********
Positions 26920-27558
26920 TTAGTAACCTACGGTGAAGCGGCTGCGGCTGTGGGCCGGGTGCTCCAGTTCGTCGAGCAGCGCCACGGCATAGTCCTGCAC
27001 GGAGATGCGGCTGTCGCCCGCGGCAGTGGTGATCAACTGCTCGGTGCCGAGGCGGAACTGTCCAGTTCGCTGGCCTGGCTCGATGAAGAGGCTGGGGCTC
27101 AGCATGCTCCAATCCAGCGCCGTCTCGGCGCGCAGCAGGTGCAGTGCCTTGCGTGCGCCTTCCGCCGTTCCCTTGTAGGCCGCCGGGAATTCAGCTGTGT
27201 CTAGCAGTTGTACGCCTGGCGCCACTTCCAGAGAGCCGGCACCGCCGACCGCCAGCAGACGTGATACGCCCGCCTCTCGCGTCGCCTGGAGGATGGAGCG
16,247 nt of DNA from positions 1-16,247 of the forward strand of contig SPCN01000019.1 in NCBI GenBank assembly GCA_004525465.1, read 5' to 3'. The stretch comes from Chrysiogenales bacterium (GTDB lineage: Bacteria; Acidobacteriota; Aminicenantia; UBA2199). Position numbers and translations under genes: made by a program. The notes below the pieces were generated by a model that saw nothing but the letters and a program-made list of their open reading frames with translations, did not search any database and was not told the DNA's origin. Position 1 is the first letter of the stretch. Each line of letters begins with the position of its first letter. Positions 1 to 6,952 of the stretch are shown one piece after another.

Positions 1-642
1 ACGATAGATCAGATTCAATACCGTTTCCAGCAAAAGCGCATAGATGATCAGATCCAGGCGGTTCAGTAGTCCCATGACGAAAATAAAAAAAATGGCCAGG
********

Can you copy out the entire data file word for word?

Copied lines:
Positions 26920-27558
26920 TTAGTAACCTACGGTGAAGCGGCTGCGGCTGTGGGCCGGGTGCTCCAGTTCGTCGAGCAGCGCCACGGCATAGTCCTGCAC
27001 GGAGATGCGGCTGTCGCCCGCGGCAGTGGTGATCAACTGCTCGGTGCCGAGGCGGAACTGTCCAGTTCGCTGGCCTGGCTCGATGAAGAGGCTGGGGCTC
27101 AGCATGCTCCAATCCAGCGCCGTCTCGGCGCGCAGCAGGTGCAGTGCCTTGCGTGCGCCTTCCGCCGTTCCCTTGTAGGCCGCCGGGAATTCAGCTGTGT
27201 CTAGCAGTTGTACGCCTGGCGCCACTTCCAGAGAGCCGGCACCGCCGACCGCCAGCAGACGTGATACGCCCGCCTCTCGCGTCGCCTGGAGGATGGAGCG
16,247 nt of DNA from positions 1-16,247 of the forward strand of contig SPCN01000019.1 in NCBI GenBank assembly GCA_004525465.1, read 5' to 3'. The stretch comes from Chrysiogenales bacterium (GTDB lineage: Bacteria; Acidobacteriota; Aminicenantia; UBA2199). Position numbers and translations under genes: made by a program. The notes below the pieces were generated by a model that saw nothing but the letters and a program-made list of their open reading frames with translations, did not search any database and was not told the DNA's origin. Position 1 is the first letter of the stretch. Each line of letters begins with the position of its first letter. Positions 1 to 6,952 of the stretch are shown one piece after another.

Positions 1-642
1 ACGATAGATCAGATTCAATACCGTTTCCAGCAAAAGCGCATAGATGATCAGATCCAGGCGGTTCAGTAGTCCCATGACGAAAATAAAAAAAATGGCCAGG